On Friday I reported about SB2328, a bill that passed (with amendments) the Hawai’i Senate Committee on Higher Education and would have mandated open educational resources (OER) for all courses at all 10 University of Hawai’i campuses. And if there were no adequate OER materials for a course? “. . . the faculty member or lecturer responsible with providing instruction for the course shall create the instructional materials and offer those materials free of charge to students through open educational resources.”
This bill was a disaster in the making. Not only would it have been unworkable in terms of funding and intellectual property ownership, it would also have set back the OER movement by associating OER with unfunded faculty mandates and reduction of academic freedom. All this from good intentions but apparently shallow understanding.
As mentioned in an update to Friday’s posts, the amendments that resulted from committee hearings removed the mandates. We now have the amended language, and it is a completely different bill.
The purpose of this Act is to:
(1) Establish the University of Hawai‘i open educational resources task force to conduct a comprehensive analysis and evaluation on all general education courses and high attendance courses taught at the University of Hawai‘i system to identify open educational resources for those courses;
(2) Establish and appropriate funds for an open educational resources pilot project grant program to incentivize faculty that adopt, develop, and implement open educational resources; and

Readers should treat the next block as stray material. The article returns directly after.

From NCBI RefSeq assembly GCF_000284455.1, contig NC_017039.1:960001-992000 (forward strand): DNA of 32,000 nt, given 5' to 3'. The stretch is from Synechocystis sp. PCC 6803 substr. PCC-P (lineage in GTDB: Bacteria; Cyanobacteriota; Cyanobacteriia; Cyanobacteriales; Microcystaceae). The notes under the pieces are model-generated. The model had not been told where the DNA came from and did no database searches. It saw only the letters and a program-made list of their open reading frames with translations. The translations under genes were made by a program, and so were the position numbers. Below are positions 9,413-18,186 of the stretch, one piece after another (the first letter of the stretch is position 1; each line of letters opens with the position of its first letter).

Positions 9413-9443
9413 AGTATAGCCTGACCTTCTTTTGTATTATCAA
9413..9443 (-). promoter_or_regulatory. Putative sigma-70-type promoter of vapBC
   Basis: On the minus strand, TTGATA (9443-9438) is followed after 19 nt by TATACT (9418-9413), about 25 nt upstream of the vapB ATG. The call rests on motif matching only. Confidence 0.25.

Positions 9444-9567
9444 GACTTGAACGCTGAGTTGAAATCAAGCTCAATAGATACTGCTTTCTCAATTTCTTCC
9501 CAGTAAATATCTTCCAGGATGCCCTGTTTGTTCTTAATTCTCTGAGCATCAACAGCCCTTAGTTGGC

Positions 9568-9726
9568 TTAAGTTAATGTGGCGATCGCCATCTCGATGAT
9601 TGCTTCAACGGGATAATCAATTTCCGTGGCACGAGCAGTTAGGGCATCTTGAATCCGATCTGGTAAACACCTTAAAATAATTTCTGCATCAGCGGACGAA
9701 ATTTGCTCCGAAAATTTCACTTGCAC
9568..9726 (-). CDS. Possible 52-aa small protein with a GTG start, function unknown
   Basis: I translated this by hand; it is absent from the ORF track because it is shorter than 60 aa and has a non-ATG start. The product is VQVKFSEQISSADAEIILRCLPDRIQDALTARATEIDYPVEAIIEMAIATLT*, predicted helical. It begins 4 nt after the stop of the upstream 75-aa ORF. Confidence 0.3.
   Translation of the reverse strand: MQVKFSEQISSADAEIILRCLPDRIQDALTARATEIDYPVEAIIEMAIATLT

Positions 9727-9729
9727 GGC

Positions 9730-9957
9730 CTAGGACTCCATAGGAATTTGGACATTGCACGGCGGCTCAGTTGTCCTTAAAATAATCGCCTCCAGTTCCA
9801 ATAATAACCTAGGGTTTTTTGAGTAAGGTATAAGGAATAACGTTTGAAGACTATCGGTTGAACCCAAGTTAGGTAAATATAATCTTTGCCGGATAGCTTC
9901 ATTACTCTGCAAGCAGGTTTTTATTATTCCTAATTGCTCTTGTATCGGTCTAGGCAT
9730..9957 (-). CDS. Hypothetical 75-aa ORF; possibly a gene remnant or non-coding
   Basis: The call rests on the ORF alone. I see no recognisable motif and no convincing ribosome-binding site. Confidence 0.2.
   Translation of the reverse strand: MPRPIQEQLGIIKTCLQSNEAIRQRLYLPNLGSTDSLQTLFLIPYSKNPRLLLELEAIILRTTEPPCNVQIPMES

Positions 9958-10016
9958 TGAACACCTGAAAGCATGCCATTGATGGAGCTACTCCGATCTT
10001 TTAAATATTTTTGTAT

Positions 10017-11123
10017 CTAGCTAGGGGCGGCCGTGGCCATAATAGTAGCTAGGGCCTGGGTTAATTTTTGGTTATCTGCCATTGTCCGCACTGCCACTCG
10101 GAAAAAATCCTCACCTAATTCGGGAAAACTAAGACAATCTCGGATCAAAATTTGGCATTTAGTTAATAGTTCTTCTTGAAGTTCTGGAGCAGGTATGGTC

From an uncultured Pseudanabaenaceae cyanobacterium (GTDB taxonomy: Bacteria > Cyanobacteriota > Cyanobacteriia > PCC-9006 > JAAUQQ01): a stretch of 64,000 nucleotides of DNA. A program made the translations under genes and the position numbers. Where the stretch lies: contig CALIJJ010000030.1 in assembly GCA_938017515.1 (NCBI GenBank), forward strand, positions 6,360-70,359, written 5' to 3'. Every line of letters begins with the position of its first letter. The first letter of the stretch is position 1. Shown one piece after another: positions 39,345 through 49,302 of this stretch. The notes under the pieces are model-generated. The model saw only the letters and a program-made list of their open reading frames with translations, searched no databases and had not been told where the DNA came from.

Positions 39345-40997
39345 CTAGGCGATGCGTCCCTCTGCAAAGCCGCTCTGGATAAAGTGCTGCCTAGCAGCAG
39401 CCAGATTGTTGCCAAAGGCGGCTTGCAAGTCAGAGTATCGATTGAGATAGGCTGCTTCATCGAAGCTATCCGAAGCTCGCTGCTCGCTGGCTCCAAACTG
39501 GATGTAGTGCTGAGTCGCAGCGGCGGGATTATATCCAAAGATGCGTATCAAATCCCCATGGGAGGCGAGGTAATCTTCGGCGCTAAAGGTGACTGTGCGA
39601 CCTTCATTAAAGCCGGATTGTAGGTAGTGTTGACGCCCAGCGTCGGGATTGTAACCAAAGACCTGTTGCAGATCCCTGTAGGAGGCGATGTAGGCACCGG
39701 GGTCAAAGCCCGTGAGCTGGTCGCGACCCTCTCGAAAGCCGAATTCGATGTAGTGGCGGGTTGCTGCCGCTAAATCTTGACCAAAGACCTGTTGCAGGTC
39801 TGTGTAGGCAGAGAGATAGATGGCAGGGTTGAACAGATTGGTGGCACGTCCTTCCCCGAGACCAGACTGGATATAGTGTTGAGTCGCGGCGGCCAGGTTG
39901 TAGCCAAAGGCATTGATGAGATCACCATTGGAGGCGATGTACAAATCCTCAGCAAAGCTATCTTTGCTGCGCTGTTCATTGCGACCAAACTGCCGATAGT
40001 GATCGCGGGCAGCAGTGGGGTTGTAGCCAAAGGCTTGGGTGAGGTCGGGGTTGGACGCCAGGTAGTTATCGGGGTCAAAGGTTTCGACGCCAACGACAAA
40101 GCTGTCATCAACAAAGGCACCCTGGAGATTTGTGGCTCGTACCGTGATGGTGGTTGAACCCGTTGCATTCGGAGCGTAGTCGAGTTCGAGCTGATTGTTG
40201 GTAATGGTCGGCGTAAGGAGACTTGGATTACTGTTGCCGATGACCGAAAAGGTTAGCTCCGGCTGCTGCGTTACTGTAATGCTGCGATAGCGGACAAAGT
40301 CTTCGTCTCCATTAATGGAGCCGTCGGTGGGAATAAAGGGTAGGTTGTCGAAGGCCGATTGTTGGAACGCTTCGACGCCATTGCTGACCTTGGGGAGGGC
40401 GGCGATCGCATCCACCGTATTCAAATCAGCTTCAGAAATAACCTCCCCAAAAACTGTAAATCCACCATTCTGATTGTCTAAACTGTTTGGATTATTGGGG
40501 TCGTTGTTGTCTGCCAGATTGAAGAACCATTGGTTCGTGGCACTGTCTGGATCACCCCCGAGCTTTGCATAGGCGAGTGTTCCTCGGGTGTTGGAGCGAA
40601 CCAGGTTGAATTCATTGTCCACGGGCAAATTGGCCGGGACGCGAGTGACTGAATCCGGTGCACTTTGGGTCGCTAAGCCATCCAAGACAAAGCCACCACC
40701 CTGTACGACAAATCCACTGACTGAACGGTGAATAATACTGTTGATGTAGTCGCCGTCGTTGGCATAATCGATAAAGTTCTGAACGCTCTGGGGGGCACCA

(3) Require the University of Hawai‘i open educational resources task force to report its findings and recommendation initiatives for supporting and expanding the use of open educational resources at the University of Hawai‘i to the Legislature prior to the Regular Session of 2019.
During the hearings there were several dozen testimonies shared, and all but two opposed the bill (and one of those two changed positions to oppose). Leading the opposition was the University of Hawai’i Professional Assembly, the local faculty union.
In short, the bill amendments removed mandates, creates a task force charged with a one-year evaluation of high-enrollment and general ed courses, and creates a $50,000 grant fund to incentivize faculty adoption.
It is not clear whether the bill will make it through remaining hurdles to become state law, but if it does, we will have a fairly significant move in the state dealing with the costs of curricular materials and OER adoption.
Billy Meinke, OER Technologist and UH Manoa and a key player within the system (let’s call him Kane OER), was unaware of SB2328 before it came out. This gets to the heart of the problem – the original bill appears to have been written without any input from the people already working on OER adoption within the University of Hawai’i.
I still have a problem with the preamble of the bill that uses the misleading claim that the “average cost for books and supplies for the same academic year at public colleges averaged $1,250.” Students actually pay about half this amount, and this false setup will lead to erroneous estimates of how much any such bill could save for its students. But for now, crisis averted.